Understanding Different Seizure Symptoms

Cartoon kids expressing seizure symptoms

When people describe what seizures look like, they often assume that they only look one way – when a person falls to the ground, jerks, and is unconscious.

Some seizures certainly do look like that, but not all seizures have those same set of symptoms.

Seizure symptoms can present themselves in many different ways – from the grand mal type of seizure that I described above to ones that are more subtle, like staring and unresponsiveness.

That’s because seizures can start in any area of the brain, and the symptoms you see reflect where the seizure is occurring in the brain. For instance, if a seizure starts in the area of the brain that is responsible for sensation, your child will likely feel tingling.

It’s important for families to identify what symptoms their child may be having and when, because keeping track of seizures can be helpful for parents and caregivers to determine any potential triggers and patterns. And if your child’s health care team understands how often and when seizures are happening, they can make sure your child is prescribed the right medicine at the right time and at the right dose. (Read a previous post about tracking seizures)

Here are some different symptoms of seizures:

Staring and unresponsiveness

staring2

Staring is one of the more common symptoms that we see in kids. They are usually also unresponsive and stop what they’re doing. But they can also have automatic movements of their hands and mouth or blink their eyes.

Confusion

confusion2

It’s not very common for a child to have confusion and no other seizure symptom. Typically there is another symptom that goes along with it, like stiffness of the muscles or jerking of one part of the body. And it’s important to note that kids may be confused after a seizure takes place.

Jerks and twitches

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These are quick muscle jerks of an arm, leg or the whole body. If your child is holding something at the time of the seizure, he might drop it or throw it.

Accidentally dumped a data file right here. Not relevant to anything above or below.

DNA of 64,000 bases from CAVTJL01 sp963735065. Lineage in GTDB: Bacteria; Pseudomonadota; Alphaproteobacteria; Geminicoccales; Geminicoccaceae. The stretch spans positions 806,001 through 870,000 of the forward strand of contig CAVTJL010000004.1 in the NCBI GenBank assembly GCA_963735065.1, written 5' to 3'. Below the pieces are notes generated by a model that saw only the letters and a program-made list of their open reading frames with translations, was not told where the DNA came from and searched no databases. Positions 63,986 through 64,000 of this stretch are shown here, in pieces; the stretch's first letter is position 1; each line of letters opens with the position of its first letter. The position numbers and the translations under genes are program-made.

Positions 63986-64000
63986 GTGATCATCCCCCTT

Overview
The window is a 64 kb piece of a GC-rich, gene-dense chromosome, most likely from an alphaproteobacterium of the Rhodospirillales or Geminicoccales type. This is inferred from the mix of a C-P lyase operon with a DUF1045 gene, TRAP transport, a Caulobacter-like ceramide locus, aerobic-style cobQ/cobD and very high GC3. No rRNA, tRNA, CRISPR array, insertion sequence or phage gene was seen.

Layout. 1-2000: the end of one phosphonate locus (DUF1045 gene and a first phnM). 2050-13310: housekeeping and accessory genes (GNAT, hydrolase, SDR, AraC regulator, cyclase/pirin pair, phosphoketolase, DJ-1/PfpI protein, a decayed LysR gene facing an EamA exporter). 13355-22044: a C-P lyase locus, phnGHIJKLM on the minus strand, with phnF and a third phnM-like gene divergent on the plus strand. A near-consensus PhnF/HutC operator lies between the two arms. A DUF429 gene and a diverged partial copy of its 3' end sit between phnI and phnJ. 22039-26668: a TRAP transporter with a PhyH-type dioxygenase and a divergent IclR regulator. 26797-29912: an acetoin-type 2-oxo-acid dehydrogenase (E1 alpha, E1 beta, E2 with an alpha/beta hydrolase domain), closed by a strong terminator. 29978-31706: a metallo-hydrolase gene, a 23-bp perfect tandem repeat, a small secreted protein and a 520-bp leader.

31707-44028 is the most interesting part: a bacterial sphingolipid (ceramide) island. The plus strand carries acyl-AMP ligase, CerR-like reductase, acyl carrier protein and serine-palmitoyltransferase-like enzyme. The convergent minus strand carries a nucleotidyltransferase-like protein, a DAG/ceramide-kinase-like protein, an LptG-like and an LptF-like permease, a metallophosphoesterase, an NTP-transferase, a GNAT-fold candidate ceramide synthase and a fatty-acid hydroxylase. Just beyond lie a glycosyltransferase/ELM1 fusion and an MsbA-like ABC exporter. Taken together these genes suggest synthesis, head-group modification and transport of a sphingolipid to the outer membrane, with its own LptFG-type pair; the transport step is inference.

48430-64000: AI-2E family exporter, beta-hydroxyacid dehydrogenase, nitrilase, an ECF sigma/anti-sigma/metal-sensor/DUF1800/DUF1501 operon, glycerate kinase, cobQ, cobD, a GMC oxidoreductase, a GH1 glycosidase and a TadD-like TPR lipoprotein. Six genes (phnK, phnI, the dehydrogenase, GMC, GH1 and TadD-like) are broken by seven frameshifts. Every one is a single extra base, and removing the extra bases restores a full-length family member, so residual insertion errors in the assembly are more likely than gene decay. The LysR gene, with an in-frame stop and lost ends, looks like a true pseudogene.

Unusual smells

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This symptom may happen along with abdominal pain, a bad taste in your child’s mouth, or feelings of déjà vu. It typically happens in relation to a temporal lobe seizure and can present as an aura, or a warning sign before any jerking or loss of consciousness.

Wandering

wandering2

When a seizure starts, some kids will continue doing what they were doing before the seizure started but without a clear purpose, even if they were walking. But they won’t be aware of what they’re doing and they’ll be unresponsive and might stare off.  And it will look different than normal walking.

Falling

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This symptom isn’t typical for otherwise healthy kids. For kids who have seizures with another health condition, such as delayed development, it’s more common. They’ll lose all muscle tone and fall to the ground.

Picking or lip smacking

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This symptom often happens along with wandering. It’s a repetitive and automatic movement that doesn’t appear to have any purpose. They may be repeatedly picking at their clothes or the air.

Tingling, numbness, or feelings of electricity

tingling2

This can happen in any part of the body, by itself, or often times with another symptom.

It’s important to note that just because your child is having one of these symptoms, it doesn’t necessarily mean that she is having a seizure. However, if your child has a history of seizures, paying close attention to these more subtle symptoms can help your health care team be better informed about the type of seizures that your child might be having. Or, if your child has never had a seizure before and you notice a pattern of these types of symptoms, it might be worthwhile to schedule a visit with a neurologist.  

Have questions about seizures or our New Onset Seizure Program? Call us at 513-636-4222 or request more information here.

Jeffrey Tenney, MD, PhD

About the Author: Jeffrey Tenney, MD, PhD

Jeffrey Tenney, MD, PhD, is a pediatric epileptologist in the division of Neurology at Cincinnati Children’s. He is part of the New Onset Seizure clinic team and has a research interest in functional brain imaging as a way to understand seizure onset and spread.

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